Learn to Read Art: A Surviving History of Printed Matter
80WSE Gallery, New York
Through February 14, 2015
By LYNN MALISZEWSKI, FEB. 2015
Books began mutating in the art context in the late 1950s with the Fluxists—they were redefined as art-objects; or documented performance, media, sound, environmental, and conceptual art. Forefathers of the genre like Dieter Roth and Edward Ruscha originally self-published their books; they were mass-produced cheaply and sold at-cost. Galleries, dealers, and small presses began funding books as printing methods and practitioners surged in the 1970s. This is when Printed Matter enters the scene. Founded in New York City in 1976 by a group of artists, curators, and critics, it remains a unique distributor of artists' books. The history of the institution is told in Learn to Read Art: A Surviving History of Printed Matter. The exhibition's four galleries—organized by decade and lined with mission statements, lists of ideas, scribbled inventories, financial records, and board meeting minutes—document the metamorphosis of the genre and Printed Matter's relentless support of it.
Originally designed as a for-profit "in hopes that artist book production could be self-sustaining," Printed Matter maintained an in-house publishing arm for three years. In 1979 president Amy Baker, an art historian who would become the publisher of Artforum in 1980, dissolved it to file as a non-profit. In the IRS application on display, Baker clarifies Printed Matter's foundations—bibliographic completeness, educational initiatives, and books as "direct communication between artist and audience [that] make it possible for the ideas in art to exist in the hands of all people." Printed Matter also worked directly with institutions including the Museum of Modern Art (New York); The Tate (London); the J. Paul Getty Museum (Los Angeles); and the Banff Centre for the Arts (Canada), among many others, to build their collections of artists' books. Lucy Lippard, one of the founders, noted in 1979 that Printed Matter was "trying to get people to think rather than buy."
Printed Matter's requirements for artists' books morphed as their stock increased. A Printed Matter advertisement from 1976 notes: "What artists are producing is what is showcased, with no holds barred. What is barred are critical works, monographs, and art history publications." Accessibility trumped preciousness—from the beginning, 100 or more copies of each book had to be available with the option to reprint. The relentless edits of submission policies on view show an active evolution of terms. Policies from the early 1990s accept periodicals, computer publications, ephemera, video works, audio works, and exhibition catalogues, pending they provide context for artists’ books or “[stretch] our notion of the 'book' and [point] toward new possibilities."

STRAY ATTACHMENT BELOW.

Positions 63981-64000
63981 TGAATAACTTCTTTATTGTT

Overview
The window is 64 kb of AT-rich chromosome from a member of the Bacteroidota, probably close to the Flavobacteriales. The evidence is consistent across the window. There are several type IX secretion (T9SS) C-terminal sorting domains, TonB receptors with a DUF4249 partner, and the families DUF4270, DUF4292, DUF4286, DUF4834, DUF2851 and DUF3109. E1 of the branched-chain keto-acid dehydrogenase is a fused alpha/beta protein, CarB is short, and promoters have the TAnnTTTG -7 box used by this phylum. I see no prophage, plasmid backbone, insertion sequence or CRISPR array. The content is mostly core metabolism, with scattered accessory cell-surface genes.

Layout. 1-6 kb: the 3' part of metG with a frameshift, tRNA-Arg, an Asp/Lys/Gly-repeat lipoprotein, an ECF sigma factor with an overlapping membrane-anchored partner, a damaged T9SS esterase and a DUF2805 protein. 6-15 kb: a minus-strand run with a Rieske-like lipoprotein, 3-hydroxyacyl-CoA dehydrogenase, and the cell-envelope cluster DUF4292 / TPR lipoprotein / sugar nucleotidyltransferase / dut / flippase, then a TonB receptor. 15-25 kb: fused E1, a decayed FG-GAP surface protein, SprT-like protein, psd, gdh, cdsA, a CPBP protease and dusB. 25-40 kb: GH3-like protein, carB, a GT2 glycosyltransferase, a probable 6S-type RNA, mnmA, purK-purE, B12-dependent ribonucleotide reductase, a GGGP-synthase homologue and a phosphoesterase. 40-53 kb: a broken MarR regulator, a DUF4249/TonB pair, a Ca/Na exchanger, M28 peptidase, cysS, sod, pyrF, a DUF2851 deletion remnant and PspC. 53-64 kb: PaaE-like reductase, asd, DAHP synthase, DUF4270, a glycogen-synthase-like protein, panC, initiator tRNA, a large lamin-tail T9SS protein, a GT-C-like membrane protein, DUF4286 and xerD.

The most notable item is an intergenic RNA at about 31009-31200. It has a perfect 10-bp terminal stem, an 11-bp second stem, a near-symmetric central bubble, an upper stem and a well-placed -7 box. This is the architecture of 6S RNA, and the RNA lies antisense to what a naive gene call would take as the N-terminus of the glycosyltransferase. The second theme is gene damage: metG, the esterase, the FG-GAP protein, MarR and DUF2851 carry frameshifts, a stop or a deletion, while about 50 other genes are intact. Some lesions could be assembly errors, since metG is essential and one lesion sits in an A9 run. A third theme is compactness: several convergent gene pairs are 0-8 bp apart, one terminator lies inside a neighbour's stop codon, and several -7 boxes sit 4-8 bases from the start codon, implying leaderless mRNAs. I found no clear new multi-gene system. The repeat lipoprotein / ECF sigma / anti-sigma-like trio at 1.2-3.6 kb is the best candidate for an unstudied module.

The artists' book is a mode of communication, one that makes its own market and fosters an intimate connection. Printed Matter takes their mantra a step further with the exhibition program in their storefront windows, which was initiated by Lippard in 1979 and hosted artists such as Barbara Kruger and G.A.A.G (Guerilla Art Action Group). It continues to engage passersby with the artists housed inside and provides "a site for politically provocative artists' projects" each month. Events, chronicled by framed ephemera, are another opportunity to unite the community over shared concerns including the 25th anniversary of the Stonewall riots and World Aids Day.
Printed Matter's labor is supported by an extensive editions program started in 1986—among one of the first after PARKETT, which began their program in the early 1980s. A number of examples are on view. This fundraising initiative, which creates multiples for events including Printed Matter's Art Book Fairs and for regular maintenance of their storefront, has accommodated artists including Jeff Koons and Rachel Harrison. Although numbered editions seem to contradict directives laid out by the founders, Printed Matter's support of affordable work for all grounds the operation. Their grassroots canon diverts attention from the art market's high prices and toward the quality of content.
The deluge of paperwork is a bittersweet, time-consuming reveal of Printed Matter's love affair with books. Leaning over glass vitrines, the visitor learns many secrets via lodged employee complaints and loan forms. The challenges underscore the somewhat paradoxical nature of artists' books—affordable art that relies on content rather than investment potential. The archive contributes a morsel of clarity to a genre that thwarts definition. Although the books accompanying the paperwork in the galleries, cluttered with "Not for Sale" signage, fall victim to the gallery's sterilization, the pop-up bookstore at front is the redeeming centerpiece. It revives the documents, providing a reminder that Printed Matter is more than a collection of ideas—it's a safe haven for art. WM